30Ascore Algorithm (i) Determine the most likely phosphorylation site (i) Retain top N peaks per window(ii) This is repeated for 1 to N (here 10) ions per window(iii) The cumulative binomial probability uses the number of trials (all b and y ions) and the number of successes (matched ions)Beausoleil et al., Nat Biotechnol Oct;24(10): PMID:
31Ascore AlgorithmWithin a given window, the probability of matching a peak is (this is p)The final peptide score is calculated with: and the ambiguity score (Ascore) isAscore = Score(top hit) – Score(2nd hit)
32Earliest maximal difference Ascore Algorithm(iv) Each possibility is plotted as -10 log(P) vs. peak depth (peaks per m/z window)(v) Now the site-determining ions can be identified. Here only six ions can potentially differentiate between the 2 sites. The corresponds to the earliest maximal differenceEarliest maximal differenceBeausoleil et al., Nat Biotechnol Oct;24(10): PMID:
33Ascore AlgorithmThe calculate the final Ascore only the two top scoring sequences (based on the peptide score) are usedBeausoleil et al., Nat Biotechnol Oct;24(10): PMID:
34Phosphosite Stoichiometry In quantitative (phospho)proteomics studies it is often important to differentiate between differential protein expression and differential protein phosphorylationNote that phosphorylation can be a very rapid event (in the range of seconds and minutes), whereas protein expression takes more time (hours). However, differential phosphorylation can still be present after longer periods.
35Differential Analysis This is a SILAC pair of a phosphorylated peptideIs the protein of origin more abundantly expressed in the state with the heavy (H) label?Is the phosphosite more abundantly occupied in the H state?
36Phosphosite Stoichiometry Olsen et al. published a strategy for the calculation of phosphosite occupancy (stoichiometry)This information can only be inferred if non-phosphorylated form of the peptide has also been identified and if the protein ratio has been calculatedIn the initial paper SILAC was used as a quantification approachOlsen et al., Science Signaling 3 (104), ra3. [DOI: /scisignal ]
37Phosphosite Stoichiometry Known: The ratio (heavy SILAC/light SILAC) of the phosphorylated peptide as x, the non-phosphorylated peptide as y and the ratio of the protein (median of all ratios of peptides assigned to the same protein) as zUnknown: Absolute phosphorylation site stoichiometry in the L and H stateNL(Phos) and NL(Pep) are the amounts (copy numbers) of the phosphorylated and non-phosphorylated version of the same peptide. The proportion of phosphorylated peptide in the L SILAC state is given by a,In the H state as b, respectively,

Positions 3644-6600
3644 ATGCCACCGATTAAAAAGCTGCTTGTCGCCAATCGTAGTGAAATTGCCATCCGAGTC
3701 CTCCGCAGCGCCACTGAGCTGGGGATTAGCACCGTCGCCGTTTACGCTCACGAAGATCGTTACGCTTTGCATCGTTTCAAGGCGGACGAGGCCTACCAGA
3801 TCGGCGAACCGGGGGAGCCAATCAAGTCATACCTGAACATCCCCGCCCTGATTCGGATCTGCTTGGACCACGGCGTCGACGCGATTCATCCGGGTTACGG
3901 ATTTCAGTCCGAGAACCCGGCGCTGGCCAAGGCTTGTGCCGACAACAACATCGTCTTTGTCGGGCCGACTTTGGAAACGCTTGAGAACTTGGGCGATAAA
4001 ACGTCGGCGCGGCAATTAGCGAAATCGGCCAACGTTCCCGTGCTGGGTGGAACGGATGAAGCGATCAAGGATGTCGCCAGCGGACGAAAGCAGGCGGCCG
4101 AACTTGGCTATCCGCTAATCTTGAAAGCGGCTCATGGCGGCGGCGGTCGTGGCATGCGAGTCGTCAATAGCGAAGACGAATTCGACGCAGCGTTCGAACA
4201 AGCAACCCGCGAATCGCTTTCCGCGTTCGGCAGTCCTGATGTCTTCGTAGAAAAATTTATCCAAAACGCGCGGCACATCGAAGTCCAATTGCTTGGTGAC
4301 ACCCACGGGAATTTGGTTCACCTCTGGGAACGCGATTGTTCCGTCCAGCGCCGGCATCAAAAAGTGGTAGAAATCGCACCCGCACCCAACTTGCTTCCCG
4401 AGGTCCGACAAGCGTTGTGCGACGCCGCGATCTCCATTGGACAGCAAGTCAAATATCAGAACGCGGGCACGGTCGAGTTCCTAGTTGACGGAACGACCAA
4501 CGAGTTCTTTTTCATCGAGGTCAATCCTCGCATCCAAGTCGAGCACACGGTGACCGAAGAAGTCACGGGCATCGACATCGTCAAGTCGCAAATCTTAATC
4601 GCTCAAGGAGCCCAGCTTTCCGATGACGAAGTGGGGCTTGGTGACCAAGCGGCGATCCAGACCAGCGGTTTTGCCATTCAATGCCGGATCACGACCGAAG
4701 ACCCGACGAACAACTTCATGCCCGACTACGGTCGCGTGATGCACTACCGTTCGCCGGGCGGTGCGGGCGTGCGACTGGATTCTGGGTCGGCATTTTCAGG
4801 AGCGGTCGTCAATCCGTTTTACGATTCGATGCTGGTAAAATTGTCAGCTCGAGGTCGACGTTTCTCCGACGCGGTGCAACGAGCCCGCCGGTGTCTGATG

38Phosphosite Stoichiometry The protein copy number N(Prot) is modeled by the copy number of the peptides, we can thus assumeSo far these are theoretical considerations, but the MS data delivers:
39Phosphosite Stoichiometry This information allows to calculate the phosphopeptide proportions as follows:Furthermore, with the assumption,the exact occupancies for light and heavy are calculated as,
40Learning Unit 10D Glycoproteomics Function and relevance of glycosylationGlycan structureGlycan enrichmentMS methodsGlycan identification
41Glycoproteomicsglyco- or before a vowel glyc- combining form -- indicating sugar: glycogen. [from Greek glukus sweet] Glycoproteomics thus analyzes the totality of glycoproteins (i.e., molecules consisting of a protein part and a sugar part [glycan]).
42Glycoproteomics Glycosylation is the most complex of all PTMs Glycans (polysaccharides) represent a huge variety in their compositionGlycosylation of proteins takes mainly place in the endoplasmic reticulum (ER) and the GolgiThere, enzymes, such as glycosyltransferases and glycosidases attach the sugar groups to the proteinsThese enzymes mainly target S, T and NIt impacts on charge, conformation and protein stability
43Importance of Glycoproteomics Abnormal protein glycosylation has been correlated with numerous diseasesCancerAberrant glycosylation can serve as biomarker for certain cancersInflammatory diseasesNeurodegenerative diseases…Kim et al.. Protein Pept Lett. 2009;16(5): PMID:Brooks. s. Mol Biotechnol Sep;43(1): Epub 2009 Jun 9. PMID:
45Monosaccharides of Glycoproteins In contrast to other biomacromolecules (proteins, NAs), sugars can form branched structuresThis
46Human glycans are composed of eight different monosaccharides: Glycan MonomersHuman glycans are composed of eight different monosaccharides:Mannose (Man)Glucose (Glc)Galactose (Gal)Fucose (Fuc)N-acetylgalactosamine(GalNAc)N-Acetylglucosamine (GlcNAc)N-Acetylneuraminic acid (NeuNAc)Xylose (Xyl)
47Glycoproteome Analysis For the complete glycoprotein picture one needs: the peptide sequence, glycosylation site and the glycan structureGlycosylation does not conform to a single structure and there is no underlying templateThese sugars can be linked in linear or branching chains of various sequences and lengthsGlc, Gal and Man have identical masses and chargesThese are different stereoisomers and their permutations in complex glycans can result in a broad range of different glycoforms